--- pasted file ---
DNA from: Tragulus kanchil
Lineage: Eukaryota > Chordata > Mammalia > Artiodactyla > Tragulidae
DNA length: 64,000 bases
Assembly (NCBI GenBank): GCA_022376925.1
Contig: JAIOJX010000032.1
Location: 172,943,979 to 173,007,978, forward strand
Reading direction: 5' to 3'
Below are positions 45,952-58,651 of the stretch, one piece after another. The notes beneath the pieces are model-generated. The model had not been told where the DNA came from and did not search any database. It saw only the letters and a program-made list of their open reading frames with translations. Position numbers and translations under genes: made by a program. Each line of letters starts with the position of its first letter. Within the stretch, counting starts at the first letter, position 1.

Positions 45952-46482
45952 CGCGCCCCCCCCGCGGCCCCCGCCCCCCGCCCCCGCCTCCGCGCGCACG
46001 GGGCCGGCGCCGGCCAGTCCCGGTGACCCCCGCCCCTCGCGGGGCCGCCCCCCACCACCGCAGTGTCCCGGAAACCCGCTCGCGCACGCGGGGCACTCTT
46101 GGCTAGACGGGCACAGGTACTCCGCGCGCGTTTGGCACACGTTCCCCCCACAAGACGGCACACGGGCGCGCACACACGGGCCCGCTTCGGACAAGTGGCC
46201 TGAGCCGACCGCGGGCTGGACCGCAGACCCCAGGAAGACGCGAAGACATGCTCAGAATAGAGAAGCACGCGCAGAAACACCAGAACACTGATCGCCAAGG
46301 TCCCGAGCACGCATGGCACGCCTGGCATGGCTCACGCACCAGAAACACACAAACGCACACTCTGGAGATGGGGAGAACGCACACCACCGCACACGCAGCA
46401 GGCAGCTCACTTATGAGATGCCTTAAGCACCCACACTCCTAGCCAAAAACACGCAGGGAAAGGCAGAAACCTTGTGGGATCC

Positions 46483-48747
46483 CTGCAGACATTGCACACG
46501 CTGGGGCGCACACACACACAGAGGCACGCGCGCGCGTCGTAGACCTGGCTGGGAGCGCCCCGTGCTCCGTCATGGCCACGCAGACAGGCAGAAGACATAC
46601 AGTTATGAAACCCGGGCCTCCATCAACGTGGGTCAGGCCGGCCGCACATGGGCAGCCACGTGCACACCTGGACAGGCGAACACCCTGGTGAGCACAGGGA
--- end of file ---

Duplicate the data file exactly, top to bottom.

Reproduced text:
DNA from: Tragulus kanchil
Lineage: Eukaryota > Chordata > Mammalia > Artiodactyla > Tragulidae
DNA length: 64,000 bases
Assembly (NCBI GenBank): GCA_022376925.1
Contig: JAIOJX010000032.1
Location: 172,943,979 to 173,007,978, forward strand
Reading direction: 5' to 3'
Below are positions 45,952-58,651 of the stretch, one piece after another. The notes beneath the pieces are model-generated. The model had not been told where the DNA came from and did not search any database. It saw only the letters and a program-made list of their open reading frames with translations. Position numbers and translations under genes: made by a program. Each line of letters starts with the position of its first letter. Within the stretch, counting starts at the first letter, position 1.

Positions 45952-46482
45952 CGCGCCCCCCCCGCGGCCCCCGCCCCCCGCCCCCGCCTCCGCGCGCACG
46001 GGGCCGGCGCCGGCCAGTCCCGGTGACCCCCGCCCCTCGCGGGGCCGCCCCCCACCACCGCAGTGTCCCGGAAACCCGCTCGCGCACGCGGGGCACTCTT
46101 GGCTAGACGGGCACAGGTACTCCGCGCGCGTTTGGCACACGTTCCCCCCACAAGACGGCACACGGGCGCGCACACACGGGCCCGCTTCGGACAAGTGGCC
46201 TGAGCCGACCGCGGGCTGGACCGCAGACCCCAGGAAGACGCGAAGACATGCTCAGAATAGAGAAGCACGCGCAGAAACACCAGAACACTGATCGCCAAGG
46301 TCCCGAGCACGCATGGCACGCCTGGCATGGCTCACGCACCAGAAACACACAAACGCACACTCTGGAGATGGGGAGAACGCACACCACCGCACACGCAGCA
46401 GGCAGCTCACTTATGAGATGCCTTAAGCACCCACACTCCTAGCCAAAAACACGCAGGGAAAGGCAGAAACCTTGTGGGATCC

Positions 46483-48747
46483 CTGCAGACATTGCACACG
46501 CTGGGGCGCACACACACACAGAGGCACGCGCGCGCGTCGTAGACCTGGCTGGGAGCGCCCCGTGCTCCGTCATGGCCACGCAGACAGGCAGAAGACATAC
46601 AGTTATGAAACCCGGGCCTCCATCAACGTGGGTCAGGCCGGCCGCACATGGGCAGCCACGTGCACACCTGGACAGGCGAACACCCTGGTGAGCACAGGGA